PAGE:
Home / Tag Belgium /

Phylloscopus collybita collybita Vieillot, 1817

Phylloscopus collybita-Harchies.jpg <b><i>Poecile palustris</b></i> Linnaeus, 1758||<img src=./_datas/t/6/y/t6ynvw9sux/i/uploads/t/6/y/t6ynvw9sux//2018/04/14/20180414225418-ba76c001-th.jpg>Thumbnails<b><i>Sturnus vulgaris vulgaris</b></i> Linnaeus, 1758 ♂||<img src=./_datas/t/6/y/t6ynvw9sux/i/uploads/t/6/y/t6ynvw9sux//2018/04/09/20180409193657-4e73c625-th.jpg><b><i>Poecile palustris</b></i> Linnaeus, 1758||<img src=./_datas/t/6/y/t6ynvw9sux/i/uploads/t/6/y/t6ynvw9sux//2018/04/14/20180414225418-ba76c001-th.jpg>Thumbnails<b><i>Sturnus vulgaris vulgaris</b></i> Linnaeus, 1758 ♂||<img src=./_datas/t/6/y/t6ynvw9sux/i/uploads/t/6/y/t6ynvw9sux//2018/04/09/20180409193657-4e73c625-th.jpg><b><i>Poecile palustris</b></i> Linnaeus, 1758||<img src=./_datas/t/6/y/t6ynvw9sux/i/uploads/t/6/y/t6ynvw9sux//2018/04/14/20180414225418-ba76c001-th.jpg>Thumbnails<b><i>Sturnus vulgaris vulgaris</b></i> Linnaeus, 1758 ♂||<img src=./_datas/t/6/y/t6ynvw9sux/i/uploads/t/6/y/t6ynvw9sux//2018/04/09/20180409193657-4e73c625-th.jpg><b><i>Poecile palustris</b></i> Linnaeus, 1758||<img src=./_datas/t/6/y/t6ynvw9sux/i/uploads/t/6/y/t6ynvw9sux//2018/04/14/20180414225418-ba76c001-th.jpg>Thumbnails<b><i>Sturnus vulgaris vulgaris</b></i> Linnaeus, 1758 ♂||<img src=./_datas/t/6/y/t6ynvw9sux/i/uploads/t/6/y/t6ynvw9sux//2018/04/09/20180409193657-4e73c625-th.jpg>

Phylloscopus collybita collybita Vieillot, 1817
Common names: Common chiffchaff, Chiffchaff [En], Pouillot véloce [Fr], Tjiftjaf [Nl], Zilpzalp [De], Luì piccolo [It], Mosquitero común [Es], Δενδροφυλλοσκόπος [Gr], Μουγιαννούδι [Gr Cypriot], Bayağı çıvgın [Tu]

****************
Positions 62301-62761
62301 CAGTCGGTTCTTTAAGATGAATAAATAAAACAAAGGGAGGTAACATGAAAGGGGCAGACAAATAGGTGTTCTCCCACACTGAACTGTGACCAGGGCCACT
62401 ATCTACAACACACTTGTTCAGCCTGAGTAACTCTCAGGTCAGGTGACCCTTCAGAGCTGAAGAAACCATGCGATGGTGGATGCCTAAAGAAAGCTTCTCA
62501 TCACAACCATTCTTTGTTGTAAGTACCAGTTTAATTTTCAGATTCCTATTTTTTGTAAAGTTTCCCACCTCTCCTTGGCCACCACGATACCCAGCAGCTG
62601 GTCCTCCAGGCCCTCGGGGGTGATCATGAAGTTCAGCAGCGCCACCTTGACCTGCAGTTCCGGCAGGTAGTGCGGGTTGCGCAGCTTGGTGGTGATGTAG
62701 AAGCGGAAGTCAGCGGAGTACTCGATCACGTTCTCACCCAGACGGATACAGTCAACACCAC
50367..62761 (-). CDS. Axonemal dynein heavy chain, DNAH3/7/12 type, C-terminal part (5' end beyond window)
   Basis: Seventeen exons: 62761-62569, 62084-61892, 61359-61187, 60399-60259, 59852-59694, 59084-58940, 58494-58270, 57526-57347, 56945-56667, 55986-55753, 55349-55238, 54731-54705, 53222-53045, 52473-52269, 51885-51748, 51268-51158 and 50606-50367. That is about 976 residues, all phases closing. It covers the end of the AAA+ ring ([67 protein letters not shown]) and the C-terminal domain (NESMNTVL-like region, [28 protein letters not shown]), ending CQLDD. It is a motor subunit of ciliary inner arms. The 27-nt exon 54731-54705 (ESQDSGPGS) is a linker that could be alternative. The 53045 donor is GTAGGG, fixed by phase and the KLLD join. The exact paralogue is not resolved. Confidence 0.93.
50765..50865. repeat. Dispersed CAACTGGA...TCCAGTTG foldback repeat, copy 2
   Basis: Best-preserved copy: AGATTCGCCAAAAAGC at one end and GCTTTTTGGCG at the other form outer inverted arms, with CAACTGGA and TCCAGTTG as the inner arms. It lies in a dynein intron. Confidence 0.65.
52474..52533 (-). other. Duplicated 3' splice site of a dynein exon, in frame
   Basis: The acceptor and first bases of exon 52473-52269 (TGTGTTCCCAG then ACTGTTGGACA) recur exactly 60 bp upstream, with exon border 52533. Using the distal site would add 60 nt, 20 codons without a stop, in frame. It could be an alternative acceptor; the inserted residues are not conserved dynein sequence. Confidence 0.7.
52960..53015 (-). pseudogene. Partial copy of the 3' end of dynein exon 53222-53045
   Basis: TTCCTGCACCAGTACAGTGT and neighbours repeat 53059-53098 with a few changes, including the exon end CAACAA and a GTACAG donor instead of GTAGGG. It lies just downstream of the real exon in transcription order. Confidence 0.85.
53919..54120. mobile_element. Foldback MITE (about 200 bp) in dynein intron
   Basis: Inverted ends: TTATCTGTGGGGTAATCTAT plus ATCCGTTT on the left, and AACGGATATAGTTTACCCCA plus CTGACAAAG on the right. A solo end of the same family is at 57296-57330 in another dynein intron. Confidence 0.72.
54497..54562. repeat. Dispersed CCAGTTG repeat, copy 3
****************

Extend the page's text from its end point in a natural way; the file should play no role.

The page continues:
IUCN Status : LC (Least Concern)

Harchies, HAINAUT ● Belgium

Description: This common and widespread leaf warbler is small, dumpy, 10–12 centimetres long leaf warbler. The spring adult of the western nominate subspecies P. c. collybita has brown-washed dull green upperparts, off-white underparts becoming yellowish on the flanks, and a short whitish supercilium. It has dark legs, a fine dark bill, and short primary projection (extension of the flight feathers beyond the folded wing). As the plumage wears, it gets duller and browner, and the yellow on the flanks tends to be lost.
The newly fledged juvenile is browner above than the adult, with yellow-white underparts.
When not singing, the common chiffchaff can be difficult to distinguish from other leaf warblers with greenish upperparts and whitish underparts, particularly the willow warbler. However, that species has a longer primary projection, a sleeker, brighter appearance and generally pale legs.

The common chiffchaff has six still commonly accepted subspecies:
P. c. collybita Vieillot, 1817 – Europe, east to Poland and Bulgaria, winters in the south around the Mediterranean.
P. c. abietinus Nilsson, 1819 – Scandinavia and northern Russia, winters in southeastern Europe, northeastern Africa or to Iraq and western Iran – intermediate in appearance between P. c. tristis and P. c. collybita, grey-washed olive-green above with a pale yellow supercilium, and underparts whiter than in P. c. collybita.
P. c. brevirostris Strickland, 1837 – Highlands of w Turkey and Black Sea coastlands of n Turkey
P. c. caucasicus Loskot, 1991 – East of range of brevirostris at lower elevations south to Armenia